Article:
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Tuesday, 26 January 2010 13:50

Sapphire HD 5770 1GB Vapor-X tested - 3. A Closer Look

Written by Sanjin Rados

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Review: Have Vapor-X - Will run great










Sapphire HD5770 Vapor-X comes with dual-slot cooling which is efficient and quiet at the same time. The cooler isn’t large mostly because the small Juniper chip doesn’t get very hot, especially at reference speeds. GPU runs at 860MHz, only 10MHz faster than reference, whereas the memory was left at reference clocks.

As you can see from the picture below, the plastic hood makes the Vapor-X cooler look bigger than it is, although the block that leans on the core isn’t large at all. Of course, this is more than enough to cool this card as we’re talking about Vapor-X here.

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Vapor-X technology uses a vacuum chamber containing water, and you can see the chamber if you look under the fins.

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The plastic hood might serve to lend futuristic looks to the card, but the primary use is directing air towards the cooling block and power components. Although the card doesn’t expel air out of the case via I/O panels, it won’t matter much for the HD 5770 as, unlike it’s HD 58xx big brothers, it doesn’t get hot enough to meaningfully affect other components within the case.

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The following photo shows a chamber that does the vaporizing, and you’ll notice that the chamber is sealed shut in a similar manner as classic heatpipes. If you want a simplified explanation, you can just call it a flatter heatpipe that transfers GPU heat to the fins in a much more sophisticated way than traditional heatpipe solutions are capable of.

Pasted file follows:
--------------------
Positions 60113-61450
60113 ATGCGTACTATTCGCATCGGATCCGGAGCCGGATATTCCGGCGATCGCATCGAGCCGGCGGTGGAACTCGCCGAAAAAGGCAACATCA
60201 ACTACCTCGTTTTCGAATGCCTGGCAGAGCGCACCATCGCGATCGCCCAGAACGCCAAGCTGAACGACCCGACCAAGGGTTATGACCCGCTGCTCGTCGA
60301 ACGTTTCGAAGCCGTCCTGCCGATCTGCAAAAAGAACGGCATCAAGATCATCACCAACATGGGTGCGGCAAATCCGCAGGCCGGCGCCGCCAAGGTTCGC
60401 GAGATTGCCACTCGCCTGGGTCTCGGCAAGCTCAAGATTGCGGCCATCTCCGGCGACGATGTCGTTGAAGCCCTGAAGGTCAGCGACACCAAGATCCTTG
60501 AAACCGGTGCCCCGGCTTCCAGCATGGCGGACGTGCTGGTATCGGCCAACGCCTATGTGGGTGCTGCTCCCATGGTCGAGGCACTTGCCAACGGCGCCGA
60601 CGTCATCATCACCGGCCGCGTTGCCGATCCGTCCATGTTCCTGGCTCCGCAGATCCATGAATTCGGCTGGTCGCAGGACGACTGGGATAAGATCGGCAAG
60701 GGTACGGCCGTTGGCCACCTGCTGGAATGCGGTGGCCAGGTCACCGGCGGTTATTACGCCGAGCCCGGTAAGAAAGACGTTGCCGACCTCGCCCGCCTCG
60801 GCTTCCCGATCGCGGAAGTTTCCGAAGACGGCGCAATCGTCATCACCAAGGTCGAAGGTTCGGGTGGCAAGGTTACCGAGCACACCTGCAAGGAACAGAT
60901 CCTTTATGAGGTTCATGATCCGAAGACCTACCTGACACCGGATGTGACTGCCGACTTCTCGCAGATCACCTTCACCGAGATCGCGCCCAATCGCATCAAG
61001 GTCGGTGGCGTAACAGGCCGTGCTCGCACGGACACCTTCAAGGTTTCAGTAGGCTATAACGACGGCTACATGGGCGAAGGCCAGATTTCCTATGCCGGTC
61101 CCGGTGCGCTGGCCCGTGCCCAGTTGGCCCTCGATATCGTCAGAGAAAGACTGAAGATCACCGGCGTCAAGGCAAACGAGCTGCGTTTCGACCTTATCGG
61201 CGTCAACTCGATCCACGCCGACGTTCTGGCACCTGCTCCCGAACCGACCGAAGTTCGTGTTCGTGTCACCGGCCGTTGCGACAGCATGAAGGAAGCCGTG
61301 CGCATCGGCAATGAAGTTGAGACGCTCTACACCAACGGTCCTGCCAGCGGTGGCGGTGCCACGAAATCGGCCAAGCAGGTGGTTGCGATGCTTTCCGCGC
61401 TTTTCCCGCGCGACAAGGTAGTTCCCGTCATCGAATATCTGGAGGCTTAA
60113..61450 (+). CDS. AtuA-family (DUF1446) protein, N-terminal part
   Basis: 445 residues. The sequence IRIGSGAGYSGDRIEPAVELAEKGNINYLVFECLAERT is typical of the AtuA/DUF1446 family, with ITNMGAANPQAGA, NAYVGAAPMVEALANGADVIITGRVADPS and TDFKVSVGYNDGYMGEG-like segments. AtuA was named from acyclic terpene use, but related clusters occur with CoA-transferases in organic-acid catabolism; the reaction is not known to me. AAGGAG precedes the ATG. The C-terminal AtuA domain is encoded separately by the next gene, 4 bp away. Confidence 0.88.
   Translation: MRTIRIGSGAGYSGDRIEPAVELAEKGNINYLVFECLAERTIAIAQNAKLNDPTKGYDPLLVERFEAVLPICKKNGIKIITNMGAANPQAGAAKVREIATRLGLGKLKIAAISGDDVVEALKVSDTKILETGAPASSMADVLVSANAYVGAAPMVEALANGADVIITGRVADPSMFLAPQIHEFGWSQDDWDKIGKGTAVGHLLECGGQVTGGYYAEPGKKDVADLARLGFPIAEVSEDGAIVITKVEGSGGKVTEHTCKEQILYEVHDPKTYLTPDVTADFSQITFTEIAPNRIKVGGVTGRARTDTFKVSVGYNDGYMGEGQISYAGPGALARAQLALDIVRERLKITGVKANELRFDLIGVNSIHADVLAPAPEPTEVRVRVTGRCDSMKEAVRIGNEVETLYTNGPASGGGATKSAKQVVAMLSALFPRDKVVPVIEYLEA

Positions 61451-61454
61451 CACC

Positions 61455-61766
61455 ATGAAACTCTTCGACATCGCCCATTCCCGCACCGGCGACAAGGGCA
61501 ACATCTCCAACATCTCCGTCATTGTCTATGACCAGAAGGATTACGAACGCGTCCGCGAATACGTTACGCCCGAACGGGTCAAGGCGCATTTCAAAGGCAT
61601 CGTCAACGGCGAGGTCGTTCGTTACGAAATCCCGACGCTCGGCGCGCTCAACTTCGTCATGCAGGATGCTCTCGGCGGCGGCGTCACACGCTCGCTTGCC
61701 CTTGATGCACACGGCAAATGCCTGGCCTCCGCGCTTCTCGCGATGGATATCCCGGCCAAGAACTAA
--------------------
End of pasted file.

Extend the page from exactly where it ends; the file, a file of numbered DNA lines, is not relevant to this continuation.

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The cooler’s aluminum body is round and the entire surface is covered by the fan. The vapor chamber also features hefty surface are because, in the absence of heatpipes, it has to maintain maximum contact with the aluminum fins that take care of heat dissipation. Note that the chamber doesn’t cool the memory, only the GPU.

The following photo shows the card’s black PCB and four of eight memory modules. Sapphire opted on using 1GB of GDDR5 memory, which is already a prerequisite for many gaming titles, most notably when higher resolutions and antialiasing are used.

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The rest of the memory is located on the back of the card. The memory in question is Hynix GDDR5 H5GQ1H24AFR T2C, rated at 2.5GHz.

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Sapphire kept all the reference connectors – HDMI, DisplayPort and two dual-link DVI outs. This is more than enough for most users but in case you need a VGA out, Sapphire thought of that and included a DVI-to-VGA adapter just in case.

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In case one HD5770 isn’t enough to satisfy your gaming hunger, you can easily add another one as Sapphire HD 5770 is CrossFire ready. The car card requires a 6-pin power cable. The plastic hood features Sapphire’s logo, with a LED glowing behind it when the card is running.

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(Page 3 of 11)
Last modified on Wednesday, 27 January 2010 05:03
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